There are both positive and negative aspects to technology. Computers supposedly make our lives easier – which they do, except when they break down! Then we can hardly function until they’re up and running again. Who uses maps anymore? GPS can do the work for us – except when we’re out of range of any satellite. TVs, cars, radios, cameras, copiers, ebooks, you name it, they all need highly trained techies to service them when they malfunction. Things that used to be basic technologically (like cars, books and cellphones) now have so many bells and whistles that you can’t possibly learn how to use them all.
With technology comes software and social media. I know that any social media can be abused, there’s cyberbullying, and people get addicted, but I’m not completely wedded to social media so I enjoy it when I go on Facebook or Instagram (I don’t have and refuse to get Twitter) to see what’s going on with far-flung friends and relatives. My email gets out of hand because I get inundated with junk email (a lot of it political) and the important messages get lost in the deluge. Right now I need to clean out both my email inboxes – they have 1,000+ messages in them that go back two years at least!
I understand that this question was motivated at least in part by Fandango’s frustration with the new Block Editor that WordPress is forcing us to use. I didn’t like it at all at first, but then I didn’t know how to use it either and the tutorials they have you link to are not particularly helpful. As with a lot of things, you have to just try something new yourself and over time, you discover the best way to use it for your own purposes. I still prefer the Classic editor but I haven’t even bothered trying to use it lately because if I want to insert a photo, it defaults back to the Block Editor anyway. The only thing I ended up using it for was symbols, like foreign accent marks, but now that we can’t use Classic anymore, I have no idea how to insert these symbols (They are important for those of us who speak other languages – we don’t want to seem ignorant when we write something in one of those languages and it looks like we don’t know that certain words have accent marks, tildes or circumflex accents.).
something beyond my control, I just have to get used to it and adapt. Being able to adapt to changes in a society that sometimes seems to travel at warp speed is important for me to be able to live life with as little stress as possible. Oh, sure, I’ll complain about a change that I can’t understand the need for, but after awhile, I’ll just…accept it and adapt.
My ability to adapt has been a major theme in my life and something I take pride in. Until 2007, I had spent more than 50 years of life finding ways of coping and adapting to something in my brain that I didn’t have a name for. I had poor memory long before becoming a senior citizen and I have always had issues with distraction, reading and listening comprehension, fidgeting, and organization. In 2007, I was finally officially diagnosed with ADHD. I’d had it all my life and knowing this sure helped me understand a lot of the obstacles and difficulties I’d had over the years, and the decisions I made to either avoid them or cope with them. Those decisions were not always wise, but if I had known this was a part of me that I couldn’t change and had to live with many years earlier, I would have most likely made different choices and learned different ways of adapting. Instead I blamed myself as a failure. I cannot take the usual medications prescribed for ADHD, which are stimulants, due to a heart condition. However, if psychiatrists had known what it was in the early 1960s, stimulants probably would have been helpful to me.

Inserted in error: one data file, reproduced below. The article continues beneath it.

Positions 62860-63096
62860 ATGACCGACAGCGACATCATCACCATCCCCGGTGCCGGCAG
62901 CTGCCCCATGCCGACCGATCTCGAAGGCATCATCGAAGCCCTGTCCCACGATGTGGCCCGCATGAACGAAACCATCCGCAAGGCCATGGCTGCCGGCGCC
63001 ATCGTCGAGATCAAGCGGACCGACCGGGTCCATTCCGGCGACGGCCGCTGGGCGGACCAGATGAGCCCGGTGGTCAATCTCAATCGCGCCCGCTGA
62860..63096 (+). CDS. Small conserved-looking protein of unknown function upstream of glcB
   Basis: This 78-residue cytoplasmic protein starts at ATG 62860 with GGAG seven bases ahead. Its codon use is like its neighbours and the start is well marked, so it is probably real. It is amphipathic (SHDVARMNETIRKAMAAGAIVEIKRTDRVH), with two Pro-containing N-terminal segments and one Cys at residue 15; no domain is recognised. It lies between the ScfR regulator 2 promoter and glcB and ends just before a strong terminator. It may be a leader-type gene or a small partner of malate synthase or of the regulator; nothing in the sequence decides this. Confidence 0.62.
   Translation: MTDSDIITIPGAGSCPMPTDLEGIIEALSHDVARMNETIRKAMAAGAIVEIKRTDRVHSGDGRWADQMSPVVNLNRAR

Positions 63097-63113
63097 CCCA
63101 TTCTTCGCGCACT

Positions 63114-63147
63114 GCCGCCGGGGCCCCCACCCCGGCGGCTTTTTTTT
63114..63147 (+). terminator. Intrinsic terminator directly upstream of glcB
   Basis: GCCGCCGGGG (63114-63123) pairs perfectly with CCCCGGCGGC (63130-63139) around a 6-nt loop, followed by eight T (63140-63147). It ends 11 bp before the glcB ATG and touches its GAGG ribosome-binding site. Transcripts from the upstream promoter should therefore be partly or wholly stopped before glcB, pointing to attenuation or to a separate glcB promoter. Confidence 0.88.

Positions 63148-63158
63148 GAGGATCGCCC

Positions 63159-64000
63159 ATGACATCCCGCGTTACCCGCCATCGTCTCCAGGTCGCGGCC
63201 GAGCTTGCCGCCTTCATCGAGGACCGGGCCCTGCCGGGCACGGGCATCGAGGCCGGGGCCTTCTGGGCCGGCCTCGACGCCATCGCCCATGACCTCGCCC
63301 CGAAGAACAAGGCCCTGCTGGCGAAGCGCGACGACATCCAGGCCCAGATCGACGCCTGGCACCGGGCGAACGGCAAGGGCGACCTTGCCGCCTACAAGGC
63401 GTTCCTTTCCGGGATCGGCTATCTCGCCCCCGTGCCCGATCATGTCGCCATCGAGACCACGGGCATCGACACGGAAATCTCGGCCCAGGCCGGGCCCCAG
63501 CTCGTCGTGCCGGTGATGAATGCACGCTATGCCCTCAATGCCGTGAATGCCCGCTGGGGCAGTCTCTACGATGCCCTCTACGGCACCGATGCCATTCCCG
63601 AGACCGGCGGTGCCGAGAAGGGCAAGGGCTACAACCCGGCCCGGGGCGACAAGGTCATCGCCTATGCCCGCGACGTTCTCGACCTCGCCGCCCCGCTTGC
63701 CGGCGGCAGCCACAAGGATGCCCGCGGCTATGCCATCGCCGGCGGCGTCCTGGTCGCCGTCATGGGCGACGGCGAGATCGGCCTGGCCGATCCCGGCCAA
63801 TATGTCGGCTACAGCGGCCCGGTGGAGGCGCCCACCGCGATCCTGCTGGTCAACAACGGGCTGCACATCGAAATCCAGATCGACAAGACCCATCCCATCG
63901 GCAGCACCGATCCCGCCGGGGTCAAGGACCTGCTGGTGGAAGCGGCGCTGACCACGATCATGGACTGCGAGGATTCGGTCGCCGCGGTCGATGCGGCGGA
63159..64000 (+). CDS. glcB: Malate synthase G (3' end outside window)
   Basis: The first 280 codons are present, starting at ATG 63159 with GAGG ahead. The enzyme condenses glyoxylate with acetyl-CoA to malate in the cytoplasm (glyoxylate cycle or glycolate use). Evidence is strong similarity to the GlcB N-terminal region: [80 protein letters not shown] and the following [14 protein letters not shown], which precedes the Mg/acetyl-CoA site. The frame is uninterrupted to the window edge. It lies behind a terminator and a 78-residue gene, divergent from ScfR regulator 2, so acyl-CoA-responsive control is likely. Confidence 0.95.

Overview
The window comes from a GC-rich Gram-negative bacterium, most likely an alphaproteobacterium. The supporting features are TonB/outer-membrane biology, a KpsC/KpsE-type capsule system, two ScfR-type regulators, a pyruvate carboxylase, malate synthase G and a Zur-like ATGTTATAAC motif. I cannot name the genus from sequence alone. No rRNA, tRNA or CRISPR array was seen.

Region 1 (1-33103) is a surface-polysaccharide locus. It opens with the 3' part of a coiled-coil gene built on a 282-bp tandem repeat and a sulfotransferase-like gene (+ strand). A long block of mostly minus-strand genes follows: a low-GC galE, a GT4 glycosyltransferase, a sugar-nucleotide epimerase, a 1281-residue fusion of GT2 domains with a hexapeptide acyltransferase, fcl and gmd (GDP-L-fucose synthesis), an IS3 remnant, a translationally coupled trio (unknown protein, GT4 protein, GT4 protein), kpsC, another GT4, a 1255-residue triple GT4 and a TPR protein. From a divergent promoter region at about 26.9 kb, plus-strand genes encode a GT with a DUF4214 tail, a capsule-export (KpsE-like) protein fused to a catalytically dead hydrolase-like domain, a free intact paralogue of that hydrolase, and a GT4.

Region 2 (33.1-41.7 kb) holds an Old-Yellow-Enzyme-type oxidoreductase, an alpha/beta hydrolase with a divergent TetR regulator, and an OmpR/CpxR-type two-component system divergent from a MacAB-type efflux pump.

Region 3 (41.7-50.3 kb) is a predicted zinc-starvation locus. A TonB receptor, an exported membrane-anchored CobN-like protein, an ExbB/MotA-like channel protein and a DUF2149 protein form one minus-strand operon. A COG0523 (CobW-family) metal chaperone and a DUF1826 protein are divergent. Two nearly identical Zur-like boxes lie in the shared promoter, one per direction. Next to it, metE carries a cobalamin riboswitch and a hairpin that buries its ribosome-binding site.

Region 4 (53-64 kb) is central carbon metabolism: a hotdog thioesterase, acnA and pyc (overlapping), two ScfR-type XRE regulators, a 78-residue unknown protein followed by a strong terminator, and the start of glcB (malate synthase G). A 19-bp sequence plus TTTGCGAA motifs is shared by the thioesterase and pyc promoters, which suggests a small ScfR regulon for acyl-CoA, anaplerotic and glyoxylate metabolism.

It’s the same with technology. I either have to adapt or get left behind. As a result, I am as dependent on my cellphone as anyone. Having ADHD, being able to do so many things on my phone is additional distraction I probably don’t need, but on the good side, I have games and web sites to entertain me when I am forced to wait – in the car, in the doctor’s office, etc. And changes on WordPress – well, if I want to continue blogging, I guess I’ll just go with the flow.
Fandango’s Provocative Question this week is a topic being debated in the news lately. Our non-leader Orange Man wants all the kids to return to school and virus be damned. Many, if not most, districts have been saying that online learning has had mixed results so far. I can easily believe that. Fandango’s question is:
Do you believe that students should be required to return to school for the new school year? If you are a parent, are you at all concerned about sending your children to school? Or are you relieved to get the little rugrats out of your hair?
Fandango acknowledges this question is one of the most dire dilemmas in the countries where covid-19 is out of control, such as the United States by giving these stats:
He continues, “And with between 60,000 and 70,000 new cases each day and 1,000 or more deaths each day, the virus shows no signs of abating anytime soon.
“Donald Trump, the President of the United States, is trying to pretend that everything is fine and that we need to reopen the country and return to ‘normal.’ To that end, he is demanding that schools physically reopen in the fall, even as the coronavirus pandemic is surging through much of the country and is threatening to overwhelm many health care facilities in the hardest hit areas.“